Rene Descartes, not at all (Pythons notwithstanding) a “drunken fart,” simply wanted to know what he could know for certain. His skepticism was methodological, his goal was indubitable certainty. This, he thought, would serve the new science well. He misunderstood the self-correcting, probabilistic, fallibilistic nature of empirical reasoning. But most philosophers still think it’s worth wondering: how do you know you’re not dreaming, not being deceived by a demon or by your senses, not mistaking your own essential nature?
Still, cogito ergo sum overrates intellect. You don’t have to think, to demonstrate your existence. You just have to do something… even, as an old grad school pal used to say, if it’s wrong.
But it occurs to me that an even more practical alternative to what I consider the misguided Cartesian quest for certainty is old Ben Franklin’s Poore Richard. His is not armchair wisdom, it comes straight from the accumulated experience of the folk. Some of that “common sense” is too common, but plenty is dead-on. “Early to bed, early to rise…” has definitely worked for me.
Still, says Grayling, “we may disagree with Descartes that the right place to start is with the private data of consciousness” rather than the shared world of language and common experience; but even if he was wrong he was “powerfully, interestingly, and importantly wrong.”
Is there anything we know or believe that we could not possibly be mistaken about, or cannot reasonably doubt? Certainly not, speaking at least for myself. But I’m next to certain that I’m more-or-less awake, at this hour, as the coffee drains.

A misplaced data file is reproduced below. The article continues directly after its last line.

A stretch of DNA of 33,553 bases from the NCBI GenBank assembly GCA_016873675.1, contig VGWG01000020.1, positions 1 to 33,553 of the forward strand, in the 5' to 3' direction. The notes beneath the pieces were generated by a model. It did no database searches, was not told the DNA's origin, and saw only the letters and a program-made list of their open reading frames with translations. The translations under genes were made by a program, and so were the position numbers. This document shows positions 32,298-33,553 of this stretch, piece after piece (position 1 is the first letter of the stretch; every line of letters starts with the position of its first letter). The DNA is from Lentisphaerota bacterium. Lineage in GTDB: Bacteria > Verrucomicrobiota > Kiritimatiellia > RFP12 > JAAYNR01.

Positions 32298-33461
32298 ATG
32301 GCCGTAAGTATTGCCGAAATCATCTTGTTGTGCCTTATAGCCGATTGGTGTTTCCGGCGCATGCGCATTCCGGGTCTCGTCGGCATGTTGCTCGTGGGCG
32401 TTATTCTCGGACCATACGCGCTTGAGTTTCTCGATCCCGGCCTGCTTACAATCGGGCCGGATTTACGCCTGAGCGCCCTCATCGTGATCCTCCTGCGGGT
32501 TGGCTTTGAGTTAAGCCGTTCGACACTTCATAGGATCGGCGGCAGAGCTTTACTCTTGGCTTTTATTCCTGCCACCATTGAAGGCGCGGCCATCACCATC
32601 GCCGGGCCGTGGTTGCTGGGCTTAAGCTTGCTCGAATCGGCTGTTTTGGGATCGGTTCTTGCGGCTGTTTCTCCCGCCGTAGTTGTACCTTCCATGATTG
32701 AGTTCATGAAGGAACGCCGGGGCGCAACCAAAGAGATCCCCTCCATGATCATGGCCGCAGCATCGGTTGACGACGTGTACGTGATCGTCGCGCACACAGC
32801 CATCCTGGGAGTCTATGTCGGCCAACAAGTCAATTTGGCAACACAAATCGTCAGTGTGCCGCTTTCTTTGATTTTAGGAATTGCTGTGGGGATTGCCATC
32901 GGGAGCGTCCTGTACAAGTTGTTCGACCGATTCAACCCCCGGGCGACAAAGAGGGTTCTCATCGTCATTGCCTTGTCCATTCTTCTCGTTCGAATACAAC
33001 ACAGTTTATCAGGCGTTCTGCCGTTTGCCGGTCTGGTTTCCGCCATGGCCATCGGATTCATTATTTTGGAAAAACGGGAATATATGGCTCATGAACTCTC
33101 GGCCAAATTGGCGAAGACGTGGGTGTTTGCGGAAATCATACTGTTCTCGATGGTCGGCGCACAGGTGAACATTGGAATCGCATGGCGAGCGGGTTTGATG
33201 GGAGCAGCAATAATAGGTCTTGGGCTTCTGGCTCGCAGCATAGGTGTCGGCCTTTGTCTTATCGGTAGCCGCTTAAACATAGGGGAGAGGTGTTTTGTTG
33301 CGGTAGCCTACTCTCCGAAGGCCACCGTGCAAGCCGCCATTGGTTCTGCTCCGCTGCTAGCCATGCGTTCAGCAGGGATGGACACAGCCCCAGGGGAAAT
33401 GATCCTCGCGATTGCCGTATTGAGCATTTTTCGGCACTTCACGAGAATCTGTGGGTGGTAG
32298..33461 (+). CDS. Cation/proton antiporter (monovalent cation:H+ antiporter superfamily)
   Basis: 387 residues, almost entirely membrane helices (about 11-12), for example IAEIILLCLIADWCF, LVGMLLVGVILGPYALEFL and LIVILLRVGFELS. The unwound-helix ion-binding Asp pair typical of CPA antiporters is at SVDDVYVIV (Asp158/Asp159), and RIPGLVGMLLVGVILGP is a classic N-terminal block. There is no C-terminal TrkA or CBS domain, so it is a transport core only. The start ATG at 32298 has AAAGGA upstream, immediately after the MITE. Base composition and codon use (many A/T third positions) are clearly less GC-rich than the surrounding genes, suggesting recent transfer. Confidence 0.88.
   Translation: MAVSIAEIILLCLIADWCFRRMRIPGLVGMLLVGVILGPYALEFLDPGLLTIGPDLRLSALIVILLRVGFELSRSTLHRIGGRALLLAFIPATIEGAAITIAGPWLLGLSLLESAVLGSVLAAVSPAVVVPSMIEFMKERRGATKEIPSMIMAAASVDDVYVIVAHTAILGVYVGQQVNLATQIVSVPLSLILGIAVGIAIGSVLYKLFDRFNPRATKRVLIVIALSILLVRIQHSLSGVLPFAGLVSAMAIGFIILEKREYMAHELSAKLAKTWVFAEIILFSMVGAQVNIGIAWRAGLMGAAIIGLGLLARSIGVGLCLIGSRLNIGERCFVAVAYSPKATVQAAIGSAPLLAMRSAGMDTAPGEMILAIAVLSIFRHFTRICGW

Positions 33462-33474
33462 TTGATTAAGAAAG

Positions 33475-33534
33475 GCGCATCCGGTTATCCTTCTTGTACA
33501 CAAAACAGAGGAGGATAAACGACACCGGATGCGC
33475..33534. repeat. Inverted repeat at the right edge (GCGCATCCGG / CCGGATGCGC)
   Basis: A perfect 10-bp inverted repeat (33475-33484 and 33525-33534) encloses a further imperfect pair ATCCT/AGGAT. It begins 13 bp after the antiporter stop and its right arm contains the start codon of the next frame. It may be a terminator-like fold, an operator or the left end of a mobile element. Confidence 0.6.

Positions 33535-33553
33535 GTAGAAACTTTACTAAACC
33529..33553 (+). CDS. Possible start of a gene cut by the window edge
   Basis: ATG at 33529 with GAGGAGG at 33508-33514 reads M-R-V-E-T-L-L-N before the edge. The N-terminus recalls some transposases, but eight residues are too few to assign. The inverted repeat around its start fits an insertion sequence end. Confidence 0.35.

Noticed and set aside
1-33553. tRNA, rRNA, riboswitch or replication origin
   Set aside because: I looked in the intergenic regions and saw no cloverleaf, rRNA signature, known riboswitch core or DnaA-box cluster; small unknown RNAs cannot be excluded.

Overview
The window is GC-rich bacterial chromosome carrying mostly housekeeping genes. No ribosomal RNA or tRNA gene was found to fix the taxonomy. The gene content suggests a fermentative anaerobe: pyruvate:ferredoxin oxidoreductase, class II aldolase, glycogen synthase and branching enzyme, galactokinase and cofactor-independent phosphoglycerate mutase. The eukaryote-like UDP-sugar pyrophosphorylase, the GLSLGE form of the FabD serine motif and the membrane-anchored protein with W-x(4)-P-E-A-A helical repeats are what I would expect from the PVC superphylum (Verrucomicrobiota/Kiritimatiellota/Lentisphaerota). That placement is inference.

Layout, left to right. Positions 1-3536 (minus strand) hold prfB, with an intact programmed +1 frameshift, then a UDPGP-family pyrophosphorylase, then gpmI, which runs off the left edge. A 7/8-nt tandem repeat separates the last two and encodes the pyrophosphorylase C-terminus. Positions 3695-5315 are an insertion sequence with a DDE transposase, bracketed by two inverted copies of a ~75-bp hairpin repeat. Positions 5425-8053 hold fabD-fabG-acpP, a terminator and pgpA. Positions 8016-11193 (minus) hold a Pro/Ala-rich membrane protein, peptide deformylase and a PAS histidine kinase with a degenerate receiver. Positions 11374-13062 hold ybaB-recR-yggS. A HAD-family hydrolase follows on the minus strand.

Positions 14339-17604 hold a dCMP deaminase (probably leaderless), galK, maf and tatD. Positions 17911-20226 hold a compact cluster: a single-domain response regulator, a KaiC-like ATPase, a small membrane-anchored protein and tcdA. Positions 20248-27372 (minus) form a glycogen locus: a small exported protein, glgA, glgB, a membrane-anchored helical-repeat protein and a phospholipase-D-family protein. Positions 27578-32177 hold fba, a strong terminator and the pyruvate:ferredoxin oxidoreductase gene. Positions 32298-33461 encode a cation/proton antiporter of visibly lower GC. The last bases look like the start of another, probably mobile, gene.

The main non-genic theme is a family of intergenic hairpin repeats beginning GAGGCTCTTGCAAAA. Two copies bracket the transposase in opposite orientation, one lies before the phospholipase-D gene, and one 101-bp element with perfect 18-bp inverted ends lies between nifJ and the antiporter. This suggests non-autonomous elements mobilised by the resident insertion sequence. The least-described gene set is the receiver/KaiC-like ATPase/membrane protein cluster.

I’m also pretty darn sure that I am (and do not “have”) a body/brain. When I think of who, what, and where I am, though, the answer is interestingly complicated by all my relations (I don’t just mean my extended family): I am inclusive of a past and a future (though it keeps shrinking), and of wherever my influence (for better or worse) manages to stretch. I am vitally related by experience (actual, virtual, vicarious, possible, personal, interpersonal) to points far and wide. And, to physical object. I’m not trapped in my skin, and we’re definitely not alone in a solipsistic universe. Like Dr. Johnson, I find the pain in my toes (or hips) definitely more substantial than an idea.
I don’t believe in ghosts, except metaphorically. (I am haunted by opportunities missed, and possibilities unnnoticed.) But most of my metaphorical spooks are Casperishly friendly. This is true of most people who read and think a lot, isn’t it? We’re in constant, happy communion with the dead. Books transport us to their realm, and to the great undiscovered country of the future as well.
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